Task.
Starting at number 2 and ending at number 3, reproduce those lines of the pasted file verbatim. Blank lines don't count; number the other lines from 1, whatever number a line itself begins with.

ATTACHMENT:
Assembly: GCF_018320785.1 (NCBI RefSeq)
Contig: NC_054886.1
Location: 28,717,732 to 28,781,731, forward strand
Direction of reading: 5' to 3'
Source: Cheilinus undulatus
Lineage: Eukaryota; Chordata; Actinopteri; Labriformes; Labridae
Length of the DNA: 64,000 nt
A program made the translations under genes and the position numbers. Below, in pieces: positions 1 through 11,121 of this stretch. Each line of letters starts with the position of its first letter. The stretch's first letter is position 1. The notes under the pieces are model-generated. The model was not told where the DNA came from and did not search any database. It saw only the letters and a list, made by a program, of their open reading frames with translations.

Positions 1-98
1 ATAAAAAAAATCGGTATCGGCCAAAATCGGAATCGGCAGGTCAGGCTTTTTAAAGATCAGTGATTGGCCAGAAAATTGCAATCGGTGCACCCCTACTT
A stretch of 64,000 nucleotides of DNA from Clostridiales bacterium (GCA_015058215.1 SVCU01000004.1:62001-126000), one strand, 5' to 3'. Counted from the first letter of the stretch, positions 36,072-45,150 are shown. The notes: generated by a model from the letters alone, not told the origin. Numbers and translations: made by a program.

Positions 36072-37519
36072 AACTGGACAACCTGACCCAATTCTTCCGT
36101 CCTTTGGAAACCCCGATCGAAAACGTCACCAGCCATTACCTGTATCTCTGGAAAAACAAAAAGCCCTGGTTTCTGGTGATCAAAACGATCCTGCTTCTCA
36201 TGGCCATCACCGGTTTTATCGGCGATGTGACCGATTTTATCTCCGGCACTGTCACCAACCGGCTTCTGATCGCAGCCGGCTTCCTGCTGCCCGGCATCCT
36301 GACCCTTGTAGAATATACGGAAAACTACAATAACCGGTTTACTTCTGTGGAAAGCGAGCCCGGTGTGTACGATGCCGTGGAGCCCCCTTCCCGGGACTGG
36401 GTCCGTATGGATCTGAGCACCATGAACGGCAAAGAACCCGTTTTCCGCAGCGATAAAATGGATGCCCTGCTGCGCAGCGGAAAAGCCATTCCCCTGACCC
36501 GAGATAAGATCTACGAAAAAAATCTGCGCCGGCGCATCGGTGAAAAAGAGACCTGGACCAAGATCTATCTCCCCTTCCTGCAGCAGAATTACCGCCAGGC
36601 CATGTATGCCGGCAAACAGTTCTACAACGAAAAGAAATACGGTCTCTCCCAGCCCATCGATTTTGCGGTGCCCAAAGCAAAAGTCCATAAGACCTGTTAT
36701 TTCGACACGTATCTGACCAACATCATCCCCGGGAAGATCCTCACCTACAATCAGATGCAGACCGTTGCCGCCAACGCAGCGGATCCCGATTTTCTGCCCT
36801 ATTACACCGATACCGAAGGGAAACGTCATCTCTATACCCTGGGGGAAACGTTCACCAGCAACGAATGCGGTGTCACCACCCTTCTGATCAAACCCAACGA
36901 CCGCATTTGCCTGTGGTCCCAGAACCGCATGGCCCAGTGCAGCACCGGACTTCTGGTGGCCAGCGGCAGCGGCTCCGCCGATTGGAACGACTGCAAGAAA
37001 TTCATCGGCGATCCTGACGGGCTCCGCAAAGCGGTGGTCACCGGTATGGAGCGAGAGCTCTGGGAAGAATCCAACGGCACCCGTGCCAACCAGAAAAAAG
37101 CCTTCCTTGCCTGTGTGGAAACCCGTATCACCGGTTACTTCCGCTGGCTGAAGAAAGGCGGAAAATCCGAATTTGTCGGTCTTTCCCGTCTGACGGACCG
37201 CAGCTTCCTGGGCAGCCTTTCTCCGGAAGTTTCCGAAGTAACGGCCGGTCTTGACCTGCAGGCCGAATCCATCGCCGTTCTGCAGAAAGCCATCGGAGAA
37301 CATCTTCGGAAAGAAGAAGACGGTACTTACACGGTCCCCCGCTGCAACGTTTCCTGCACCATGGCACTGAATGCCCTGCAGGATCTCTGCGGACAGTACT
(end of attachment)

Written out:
Contig: NC_054886.1
Location: 28,717,732 to 28,781,731, forward strand